Conservatives should be in the mire now. Labour have had a slender lead in the polls for this long just by default. It goes without saying that austerity is unpopular (beyond the charge of dogma held by people like me). The Conservatives were expecting this and are even surprised. They are grateful that the Labour party is in the state it is in now. The Conservatives are leading the country into very treacherous territory. They are cutting the size of the state to an unprecedented level and 'rewarding' voters with lowering taxes. Why lower taxes at a time of recession? The great failing of Miliband, it seems, is that he is too weak.

Monday, 16 March 2015

The virtues of idiosyncrasy

Most of the fiction around is very much the same - it is anodyne, bland and has very little to say. The honed crisp writing style which is fostered by creative writing courses is celebrated. Stylistically and thematically, this writing is published because of its formulaic nature. An idiosyncratic style is perceived as being counter to the cause. As a result, the literary market place is cluttered with tepid works with no recognizable authorial voice and no interesting commentary.

I think that one's idiosyncrasies should be celebrated as a virtue. I would say that it's better to have an idiosyncratic take on literature, philosophy, history etc. than a standardised educated take. An 'educated' person amasses facts, but doesn't reproduce these facts in a new and unheralded way. He accepts common truisms and dogmas, but doesn't use his own individuality to synthesise them and reproduce a new alternative take on the state of events.

An idiosyncratic approach takes on its material and looks at it afresh from a new perspective. What once appeared idiosyncratic is often mimicked by legions of admirers and a new 'school' of writing emerges. As a result, these styles are prescribed by creative writing courses and preached as gospel.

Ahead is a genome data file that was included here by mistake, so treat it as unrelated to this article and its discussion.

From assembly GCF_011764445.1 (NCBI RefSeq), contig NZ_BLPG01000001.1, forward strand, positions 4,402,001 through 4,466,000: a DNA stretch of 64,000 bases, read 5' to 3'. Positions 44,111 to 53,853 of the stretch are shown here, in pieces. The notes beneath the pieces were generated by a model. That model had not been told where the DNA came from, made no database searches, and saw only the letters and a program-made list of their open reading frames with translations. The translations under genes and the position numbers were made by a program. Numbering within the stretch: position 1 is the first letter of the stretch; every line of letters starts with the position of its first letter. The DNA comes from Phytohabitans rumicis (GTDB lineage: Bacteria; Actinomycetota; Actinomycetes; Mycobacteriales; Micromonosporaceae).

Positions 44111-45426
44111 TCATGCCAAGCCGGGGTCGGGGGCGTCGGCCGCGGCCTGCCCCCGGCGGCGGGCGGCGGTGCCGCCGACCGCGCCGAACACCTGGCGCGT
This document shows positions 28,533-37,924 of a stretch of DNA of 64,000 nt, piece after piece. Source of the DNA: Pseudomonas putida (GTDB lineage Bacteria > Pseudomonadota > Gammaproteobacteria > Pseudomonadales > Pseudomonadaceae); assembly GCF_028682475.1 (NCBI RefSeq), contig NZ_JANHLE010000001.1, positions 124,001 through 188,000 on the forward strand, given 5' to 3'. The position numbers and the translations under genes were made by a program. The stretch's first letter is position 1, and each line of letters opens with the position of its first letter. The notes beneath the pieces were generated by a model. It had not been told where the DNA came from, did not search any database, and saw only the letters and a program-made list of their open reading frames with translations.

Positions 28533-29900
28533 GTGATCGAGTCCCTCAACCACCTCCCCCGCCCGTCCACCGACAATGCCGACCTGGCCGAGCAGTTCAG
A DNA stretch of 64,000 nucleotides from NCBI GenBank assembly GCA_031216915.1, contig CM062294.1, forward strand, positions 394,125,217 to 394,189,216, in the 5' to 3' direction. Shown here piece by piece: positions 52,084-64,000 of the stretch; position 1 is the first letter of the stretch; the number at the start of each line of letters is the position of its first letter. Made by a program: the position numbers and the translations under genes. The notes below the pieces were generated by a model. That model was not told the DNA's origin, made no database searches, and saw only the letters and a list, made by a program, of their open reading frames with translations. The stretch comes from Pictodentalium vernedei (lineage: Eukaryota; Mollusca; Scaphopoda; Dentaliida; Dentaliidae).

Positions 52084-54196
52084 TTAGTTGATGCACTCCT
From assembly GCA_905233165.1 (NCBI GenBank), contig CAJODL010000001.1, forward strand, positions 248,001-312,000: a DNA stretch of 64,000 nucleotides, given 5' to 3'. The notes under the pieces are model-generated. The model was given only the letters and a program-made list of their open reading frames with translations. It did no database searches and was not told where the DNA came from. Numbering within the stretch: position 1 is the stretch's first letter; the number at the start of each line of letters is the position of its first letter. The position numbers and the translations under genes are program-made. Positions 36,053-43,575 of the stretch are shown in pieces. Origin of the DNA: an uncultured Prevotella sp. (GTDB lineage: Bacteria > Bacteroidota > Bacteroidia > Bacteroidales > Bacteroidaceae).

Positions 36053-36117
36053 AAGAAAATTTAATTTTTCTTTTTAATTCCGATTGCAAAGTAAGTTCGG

A society should foster idiosyncrasies. It should let them come out into the open. We often suppress off-the-cuff remarks in the event that we may appear eccentric or awkward. British society is especially rigid and bound to social codes. People take on roles. They play-act. It is often difficult to loosen up and allow one's own idiosyncrasies to come out into the open. Culture is especially bereft without them. 

Wednesday, 11 March 2015

500th post

Guess what? This is my 500th post!

Have you been reading this blog since 2007? Stuck by me all these years? Happy to have done so? Despondent?

I will stubbornly write on. And on. And on. Whether you like it or not. If you do enjoy dropping by, I will write for your delectation.

Many ideas bubbling in my head. I know what my next 5 books will be (3 novels, 1 memoir, 1 essay collection). In the past I would have these wild fantasies - 'oh boy, I'm going to write all these books - I'll get them published, too.' I have a pretty good idea of where I am going with these, though. I won't get too down if they don't get them published, either. (I have to be realistic - they probably won't.)

Most of these posts are lapidary in character, granted. Usually toss them off quickly. The idea for the essay collection is: revisit all the topics I've covered here, flesh them out and give them the kind of effort/attention I would to one of the essays I write for uni.